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While the challenges facing the future viability of Bitcoin and other cryptocurrencies remain unresolved, the underpinning technology that supports Bitcoin, Blockchain, has the potential to revolutionise the way we leverage trust- and even the way we think about trust.
Trust is a fundamental good that, while largely intangible, is key to the functioning of practically every meaningful interaction in society. We tend to think of trust concerning business, banking, relationships and finance since the necessity of trust in these areas is clear and undeniable. In fact, without trust, no transaction can go forward – indeed, the very idea of even the simplest negotiations becomes implausible without it. Without trust, the law becomes tyranny and business become piracy.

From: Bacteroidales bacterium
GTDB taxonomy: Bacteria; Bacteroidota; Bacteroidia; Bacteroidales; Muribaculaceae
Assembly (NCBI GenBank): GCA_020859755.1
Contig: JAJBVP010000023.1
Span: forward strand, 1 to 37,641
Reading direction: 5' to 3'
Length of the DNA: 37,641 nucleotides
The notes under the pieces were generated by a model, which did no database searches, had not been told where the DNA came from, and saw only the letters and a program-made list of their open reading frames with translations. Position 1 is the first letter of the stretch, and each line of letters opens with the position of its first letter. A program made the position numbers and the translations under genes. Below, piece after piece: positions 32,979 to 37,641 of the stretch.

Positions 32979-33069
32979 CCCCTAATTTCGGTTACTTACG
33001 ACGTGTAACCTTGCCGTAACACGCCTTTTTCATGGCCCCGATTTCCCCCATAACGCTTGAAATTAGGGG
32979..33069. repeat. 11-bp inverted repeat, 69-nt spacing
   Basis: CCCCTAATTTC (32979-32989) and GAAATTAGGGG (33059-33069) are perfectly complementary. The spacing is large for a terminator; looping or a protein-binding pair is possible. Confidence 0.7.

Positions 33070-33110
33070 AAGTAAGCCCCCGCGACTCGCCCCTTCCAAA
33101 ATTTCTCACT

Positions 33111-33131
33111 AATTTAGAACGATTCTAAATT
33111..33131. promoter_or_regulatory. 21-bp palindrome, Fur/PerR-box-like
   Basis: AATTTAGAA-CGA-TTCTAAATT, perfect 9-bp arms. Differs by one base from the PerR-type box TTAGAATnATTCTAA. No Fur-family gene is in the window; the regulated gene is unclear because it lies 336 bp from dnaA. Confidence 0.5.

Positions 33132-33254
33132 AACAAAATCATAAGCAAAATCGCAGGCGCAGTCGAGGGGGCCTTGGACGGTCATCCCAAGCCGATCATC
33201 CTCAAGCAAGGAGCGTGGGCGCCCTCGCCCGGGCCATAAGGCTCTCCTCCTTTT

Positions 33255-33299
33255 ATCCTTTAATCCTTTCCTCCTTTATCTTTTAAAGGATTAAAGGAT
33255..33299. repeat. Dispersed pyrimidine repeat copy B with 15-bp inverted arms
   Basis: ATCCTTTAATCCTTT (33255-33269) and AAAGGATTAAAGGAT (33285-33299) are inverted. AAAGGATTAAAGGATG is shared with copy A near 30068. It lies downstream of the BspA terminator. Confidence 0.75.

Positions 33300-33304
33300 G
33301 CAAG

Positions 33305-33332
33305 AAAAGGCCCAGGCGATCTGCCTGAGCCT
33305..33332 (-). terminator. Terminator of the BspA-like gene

At present, trust has been made diffuse across systems. We have our system of credit, various checks and balances, laws, and regulations, as well as whatever security measures we have in place. We extend credit to people and organisations in whom we have trust. To establish this trust, we rely on reputation, proven track records of trustworthiness, and other vague notions. This allows us to do business with people whom we may not necessarily trust – in the strictest sense of the word. But there …
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